In a side panel on “Harnessing the Potential of Public Space for Women and Youth” organized by UN Women, in collaboration with UN-Habitat, on September 18 at the United Nations Headquarters, the panel sought to enhance awareness and consensus on key priority areas of women and youth in public space that should be integral to the post 2015 development framework, the New Urban Agenda, and Habitat III.

The panelists were Mr. Ahmad Alhendawi, the Secretary-General’s Envoy on Youth; Ms. Lakshmi Puri, Assistant-Secretary-General and Deputy Executive Director of UN Women; Ms. Aisa Kacyira, Assistant-Secretary-General and Deputy Executive Director of UN-Habitat; and Ms. Janice Peterson, Chair of Huairou Commission.

“Public space is a human right” said UN Youth Envoy, Ahmad Alhendawi, “I believe that public space should follow three A’s—it must be available, accessible and acceptable.”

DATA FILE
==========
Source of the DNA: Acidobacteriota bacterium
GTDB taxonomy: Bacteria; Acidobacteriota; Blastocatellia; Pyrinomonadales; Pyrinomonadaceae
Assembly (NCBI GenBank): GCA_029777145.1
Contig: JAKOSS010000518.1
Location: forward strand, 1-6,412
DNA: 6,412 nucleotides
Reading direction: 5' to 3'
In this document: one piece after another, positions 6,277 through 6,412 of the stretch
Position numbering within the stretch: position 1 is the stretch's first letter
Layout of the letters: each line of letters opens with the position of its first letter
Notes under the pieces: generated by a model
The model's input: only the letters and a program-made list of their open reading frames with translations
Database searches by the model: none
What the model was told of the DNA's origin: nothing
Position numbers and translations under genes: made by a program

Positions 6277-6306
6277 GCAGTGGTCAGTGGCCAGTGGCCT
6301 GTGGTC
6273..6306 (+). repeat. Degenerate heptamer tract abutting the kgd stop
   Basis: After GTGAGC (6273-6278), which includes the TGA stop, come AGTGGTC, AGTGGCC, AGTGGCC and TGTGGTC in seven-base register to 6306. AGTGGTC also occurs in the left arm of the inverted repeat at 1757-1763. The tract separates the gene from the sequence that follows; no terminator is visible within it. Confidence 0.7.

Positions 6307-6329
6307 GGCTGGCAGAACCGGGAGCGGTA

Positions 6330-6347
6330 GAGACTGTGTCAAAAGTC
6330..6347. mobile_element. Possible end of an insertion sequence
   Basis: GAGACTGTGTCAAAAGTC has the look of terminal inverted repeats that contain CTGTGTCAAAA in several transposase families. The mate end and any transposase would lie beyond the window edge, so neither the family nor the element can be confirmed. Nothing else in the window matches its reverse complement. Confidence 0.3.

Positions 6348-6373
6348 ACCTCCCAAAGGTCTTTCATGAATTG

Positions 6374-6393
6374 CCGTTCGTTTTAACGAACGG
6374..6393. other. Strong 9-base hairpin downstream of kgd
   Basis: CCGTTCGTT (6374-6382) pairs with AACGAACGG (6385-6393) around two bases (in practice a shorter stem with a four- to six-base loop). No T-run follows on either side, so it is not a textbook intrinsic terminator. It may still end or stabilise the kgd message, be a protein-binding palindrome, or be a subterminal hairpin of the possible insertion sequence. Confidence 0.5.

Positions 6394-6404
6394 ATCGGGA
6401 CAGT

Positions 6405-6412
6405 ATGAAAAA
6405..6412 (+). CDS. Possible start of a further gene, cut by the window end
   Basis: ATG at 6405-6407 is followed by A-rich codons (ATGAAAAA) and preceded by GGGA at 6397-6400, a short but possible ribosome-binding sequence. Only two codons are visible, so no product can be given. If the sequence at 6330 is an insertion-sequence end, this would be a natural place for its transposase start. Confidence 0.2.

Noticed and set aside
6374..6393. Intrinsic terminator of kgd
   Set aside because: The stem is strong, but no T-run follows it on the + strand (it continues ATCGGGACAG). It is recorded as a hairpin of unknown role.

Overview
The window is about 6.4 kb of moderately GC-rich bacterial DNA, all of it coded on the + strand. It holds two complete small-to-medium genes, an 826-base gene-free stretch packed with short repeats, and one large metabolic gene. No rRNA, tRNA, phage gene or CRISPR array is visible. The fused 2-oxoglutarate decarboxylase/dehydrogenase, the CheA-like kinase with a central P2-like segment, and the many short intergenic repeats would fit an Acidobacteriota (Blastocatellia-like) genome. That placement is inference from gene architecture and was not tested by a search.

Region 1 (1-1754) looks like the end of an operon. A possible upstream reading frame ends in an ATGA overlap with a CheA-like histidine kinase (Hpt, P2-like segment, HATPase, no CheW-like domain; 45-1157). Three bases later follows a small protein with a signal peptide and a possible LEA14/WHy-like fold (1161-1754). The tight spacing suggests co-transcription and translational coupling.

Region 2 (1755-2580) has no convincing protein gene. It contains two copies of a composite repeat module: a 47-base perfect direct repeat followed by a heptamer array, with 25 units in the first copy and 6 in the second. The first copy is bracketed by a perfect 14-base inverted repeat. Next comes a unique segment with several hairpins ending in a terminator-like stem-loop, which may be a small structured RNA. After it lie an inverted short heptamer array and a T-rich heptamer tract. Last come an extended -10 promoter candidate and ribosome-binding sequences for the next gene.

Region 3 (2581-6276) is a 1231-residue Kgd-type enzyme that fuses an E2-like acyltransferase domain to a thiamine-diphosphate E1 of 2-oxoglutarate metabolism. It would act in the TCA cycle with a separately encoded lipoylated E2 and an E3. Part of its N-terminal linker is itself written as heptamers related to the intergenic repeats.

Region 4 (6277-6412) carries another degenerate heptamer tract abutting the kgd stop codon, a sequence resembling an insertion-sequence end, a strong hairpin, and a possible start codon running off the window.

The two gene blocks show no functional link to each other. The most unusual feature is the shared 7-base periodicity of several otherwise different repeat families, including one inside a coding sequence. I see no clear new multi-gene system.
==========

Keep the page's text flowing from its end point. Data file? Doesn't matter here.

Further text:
Ms. Lakshmi Puri from UN Women added: “Affordable.”

UN Youth Envoy, Ahmad Alhendawi, said that “The ultimate vision of any city should be to build society. Cities should be planned for people who live there, not just for visitors. Citizen participation in planning is important as helps create invested engagement.”

In her remarks, Aisa Kacyira from UN-Habitat asked attendees, “How can we talk about democracy and sustainable urbanization without involving youth and women?”

Panelists discussed the importance of public space in in empowering women and youth globally. Ownership of public spaces, including parks, streets and malls were central to panelists as key factors in social inclusion.

Ms. Aisa Kacyira shared that in many communities globally, youth don’t believe that public spaces are available and women feel fearful of entering into spaces when they are available.

Janice Peterson, Chair of Huairou Commission, believes that a more integrated approach to development is needed in which United Nations agencies should be viewed as partners to help expand and transfer grassroots work of women and civil society.

The panel concluded with a unanimous voice around the idea that sustainable urban planning should be inclusive of citizens—namely women and youth. For women and youth particularly, the panel acknowledged that public space presents opportunities for empowerment through participation and entrepreneurship.